A roundup of some of the most notable vessels delivered by shipyards during 1986—selected for their outstanding design features, fuel efficiency, performance, and service characteristics. ACT 10 Jansen Werft Jansen Werft GmbH of Leer, West Germany,
First Component Of 16-Vessel, $188 Million Fleet The first oil spill recovery vessel in the Marine Spill Response Corporation's planned 16-vessel national fleet was recently launched at Bender Shipbuilding & Repair Co., Inc., in Mobile, Ala.
When the Navy announced on 2 April that Bath Iron Works had won the competition to build the first of the new DDG-51 (Arleigh Burkeclass) Aegis guided missile destroyers it meant—for the Navy, and for the U.S. shipbuilding industry as well—the end of a very long wait.
The M/V National Energy, flagship of National Marine Service Incorporated towboat fleet, was christened recently at dockside ceremonies in New Orleans, La. As a mover of bulk petroleum and chemical products, the new towboat will primarily serve
The number and tonnage of vessels delivered by U.S. yards during the past year were up from 1984, thanks mostly to construction for the Military Sealift Command's build-and-charter program. Six of the nine ships completed, and 155,862 of the total 164,711 dwt, were for charter to the MSC.
—A Review— Recent technological breakthroughs and advancements in electronics, computer-controlled systems and software, and the introduction of Inmarsat satellite communication services have led to the development of a number of new innovative marine navigation and communications products.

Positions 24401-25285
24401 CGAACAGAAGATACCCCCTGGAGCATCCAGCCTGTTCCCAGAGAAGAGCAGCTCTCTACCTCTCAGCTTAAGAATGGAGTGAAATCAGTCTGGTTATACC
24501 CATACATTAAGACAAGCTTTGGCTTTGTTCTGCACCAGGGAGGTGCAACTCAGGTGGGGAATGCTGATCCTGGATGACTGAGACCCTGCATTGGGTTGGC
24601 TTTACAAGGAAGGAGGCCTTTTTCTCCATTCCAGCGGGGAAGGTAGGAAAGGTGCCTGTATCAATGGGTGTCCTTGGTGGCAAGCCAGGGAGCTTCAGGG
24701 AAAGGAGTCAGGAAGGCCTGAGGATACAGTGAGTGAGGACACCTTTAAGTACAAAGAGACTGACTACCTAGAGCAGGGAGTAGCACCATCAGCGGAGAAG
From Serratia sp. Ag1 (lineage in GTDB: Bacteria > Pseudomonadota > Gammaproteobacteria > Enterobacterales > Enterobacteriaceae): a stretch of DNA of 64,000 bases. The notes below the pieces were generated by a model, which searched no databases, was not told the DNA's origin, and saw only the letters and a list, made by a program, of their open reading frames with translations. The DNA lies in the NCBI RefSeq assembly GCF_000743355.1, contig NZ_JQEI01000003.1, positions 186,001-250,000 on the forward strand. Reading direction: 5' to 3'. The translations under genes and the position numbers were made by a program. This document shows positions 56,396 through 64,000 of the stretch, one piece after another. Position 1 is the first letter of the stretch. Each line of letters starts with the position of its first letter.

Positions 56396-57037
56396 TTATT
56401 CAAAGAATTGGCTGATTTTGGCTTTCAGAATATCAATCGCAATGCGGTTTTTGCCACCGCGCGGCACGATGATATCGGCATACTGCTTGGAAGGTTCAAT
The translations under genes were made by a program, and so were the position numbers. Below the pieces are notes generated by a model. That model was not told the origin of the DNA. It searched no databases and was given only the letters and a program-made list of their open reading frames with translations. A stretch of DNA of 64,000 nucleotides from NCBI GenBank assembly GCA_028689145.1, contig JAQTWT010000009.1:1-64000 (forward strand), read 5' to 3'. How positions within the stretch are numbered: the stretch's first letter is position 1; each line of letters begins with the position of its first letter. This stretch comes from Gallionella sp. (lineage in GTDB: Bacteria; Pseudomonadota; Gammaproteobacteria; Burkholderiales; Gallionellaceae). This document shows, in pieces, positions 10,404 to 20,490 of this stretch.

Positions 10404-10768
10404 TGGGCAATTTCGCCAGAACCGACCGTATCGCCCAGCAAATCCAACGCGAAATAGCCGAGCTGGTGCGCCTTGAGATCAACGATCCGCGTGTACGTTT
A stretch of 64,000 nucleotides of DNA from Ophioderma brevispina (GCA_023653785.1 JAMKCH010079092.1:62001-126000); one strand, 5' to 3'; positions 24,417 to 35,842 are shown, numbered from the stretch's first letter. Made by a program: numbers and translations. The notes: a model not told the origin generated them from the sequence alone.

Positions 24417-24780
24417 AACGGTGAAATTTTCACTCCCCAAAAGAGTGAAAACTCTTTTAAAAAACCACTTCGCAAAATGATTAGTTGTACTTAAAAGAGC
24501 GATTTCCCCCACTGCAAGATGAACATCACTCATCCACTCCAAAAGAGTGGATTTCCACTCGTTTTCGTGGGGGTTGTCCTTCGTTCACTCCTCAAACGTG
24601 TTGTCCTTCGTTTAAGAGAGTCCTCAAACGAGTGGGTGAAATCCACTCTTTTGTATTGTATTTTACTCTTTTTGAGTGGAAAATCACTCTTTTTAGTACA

On July 2, 2002, a host of new regulations of concern to most ship builders and owners was implemented according to the recent revision of the International Convention for the Safety of Life at Sea (SOLAS). In conjunction with amendments to Fire Safety and AIS regulations.
Diversified Technologies (Dt) of Chesapeake and Alexandria, Va., re- cently delivered one of its patented Launch and Retrieval Systems (LARS) to Houston Ship Repair, Houston, Texas, for installation on board the steam tanker Chesapeake. Its is the second of a series of SALM-LARS,
During most of the 20th century there has been a debate in the United States about the operation of and the need for shipping and shipbuilding. The debate was interrupted by two world wars and has been intensified during the past 30 years. During the same period,
The American Waterways Shipyard Conference (AWSC), a conference within The American Waterways Operators, represents the interests of the small- and mediumsized or "second-tier" yards in the shipbuilding and repair industry. These yards build and repair the tugboats,